Why Retired Steelworker Doug May Isn’t Done Fighting for American Steel

Jeffrey Bonior

Jeffrey Bonior Researcher, AAM

Doug May might have left the factory floor when he retired in February 2016, but he didn’t stop fighting for his fellow steelworkers. In fact, he might just have gotten started.

May, who worked 43 years at the steel mill in Granite City, Ill., opted to become an active advocate for his fellow steelworkers, including via the organization SOAR (Steelworkers Organization of Active Retirees). And right now, May’s energy is focused on generating support for strong and comprehensive action on steel and aluminum imports, which have devastated communities like Granite City over the past several years.

This issue is personal for May in more ways than one. He has been diagnosed with metastatic prostate cancer and is grateful for the excellent health coverage he is provided in retirement by U.S. Steel.

“Truthfully, there are a lot of employers that don’t carry medical coverage for their retirees,” said May. “I really admire the United Steelworkers, that they have not forgotten those of us who have retired. But the stronger the steel industry is, the better chance we have of retaining out pensions and generous health insurance. I want people to recognize that that is the strength of the industry and the Steelworkers make it possible for me even as a retiree.”

Just days ago, May accompanied two members of United Steelworkers (USW) Local 1899 to Rep. Mike Bost’s (R-Ill.) district office to push for action on steel imports. Bost is the co-chairman of the Congressional Steel Caucus and represents Granite City, Ill., a suburb of St. Louis that’s located just across the American-made Stan Musial Veterans Memorial Bridge on the Mississippi River. (May and his colleagues provided much of the steel that built that bridge.)

President Trump said last week that he plans to place a 25 percent tariff on steel imports and a 10 percent tariff on aluminum imports to protect American jobs and defend our national security. Both steel and aluminum have faced surging imports over the past several years, which have led to tens of thousands of layoffs and dozens of plant closures.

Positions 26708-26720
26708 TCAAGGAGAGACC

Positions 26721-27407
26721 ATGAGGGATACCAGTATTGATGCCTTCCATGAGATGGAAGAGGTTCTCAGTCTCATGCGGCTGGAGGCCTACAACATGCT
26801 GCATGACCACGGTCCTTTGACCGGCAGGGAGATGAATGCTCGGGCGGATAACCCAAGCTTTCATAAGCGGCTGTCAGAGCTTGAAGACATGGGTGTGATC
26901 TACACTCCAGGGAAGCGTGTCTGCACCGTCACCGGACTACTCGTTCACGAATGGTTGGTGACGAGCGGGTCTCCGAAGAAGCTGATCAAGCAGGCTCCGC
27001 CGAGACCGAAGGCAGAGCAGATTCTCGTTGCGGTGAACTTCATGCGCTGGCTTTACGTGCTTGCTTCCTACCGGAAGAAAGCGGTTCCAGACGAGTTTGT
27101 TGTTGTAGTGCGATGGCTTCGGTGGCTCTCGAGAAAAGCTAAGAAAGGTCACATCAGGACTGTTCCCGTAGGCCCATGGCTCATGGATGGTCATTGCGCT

Trump’s action is still not finalized, and his promise to issue tariffs has generated heated debate over the past few days. But the overlaying message May and his fellow steelworkers want to relay is that something must be done to help America’s steel communities.

“Stable communities and good schools are all affected by the revenue stream that originates from the manufacturing base,” May said. “People that work at the mill don’t just live in Granite City. They are spread out throughout Madison County, and that tax base is important to the county.”

Born in St. Louis, and a resident of Madison County since the age of 5, May began working at Granite City Works right out of high school at the age of 18. He didn’t plan on staying at the mill, but he became a father and realized he needed the wages and benefits afforded a steelworker.

He stayed for 43 years, nearly 30 of which were under the banner of National Steel, before the massive mill shut down and was bought by U.S. Steel in 2003. And despite losing 60 percent of his pension when National Steel ceased operations, May’s steel job provided for his wife and three children.

“I’ve got three boys and thanks to a good manufacturing job and good negotiated benefits, I was able to enjoy a middle-class lifestyle,” he said. “I was able to send all three of them to college, and they are all doing great in their jobs today.”

May receives a full-pension for his 13 years with U.S. Steel and, along with Social Security benefits, the 63-year-old May can continue his activism in retirement while battling a life-threatening disease. One of the medications he is now taking has a retail cost of $120,000 per year, but because of his steelworker health insurance, May pays only $80 per month for the prescription.

“Even the oncology nurse could not believe my out-of-pocket costs would be only $80 per month,” May said. “She said this can’t be right. But the USW negotiated benefit with the industry was strong and helps the retirees maintain great, pre-Medicare medical coverage.”

That’s one of the reasons why May is spending his retirement fighting for the steelworkers who are still working in the mill.

“It’s a generational bond between steelworkers,” May said. “Those who came before me in the steel mill, I paid in for 43 years into the pension plan so they could enjoy retirement without worrying about the liability. I don’t want to see that bargain threatened now that I’m the recipient of it. I’d like to see those active members continue their employment and supporting their families and receive the same retirement benefits that I have.”

During his 43 years in the mill, May worked just about every job there, including general laborer, railroad switchman, continuous caster-operator, and desulphurization operator at the Basic Oxygen Furnace. He finished out his career by working 15 years as a crane operator.

May also became a frequent contributor to newspapers about policy issues concerning steelworkers, and eventually created and became editor of Local 1899’s newsletter “Mettle Post.”

He has carried his passion for steelworker issue into retirement. He lives on a bluff overlooking the Mississippi River Valley and can see the Stan Musial Bridge from his living room. It serves as a reminder of the capabilities of the American steel industry.

“I’m proud of that bridge because it supports those things that have offered the middle-class opportunities of upward mobility,” said May. “To look out my window and see the bridge that helped support other families, well it makes me proud to look at.”


Reposted from AAM

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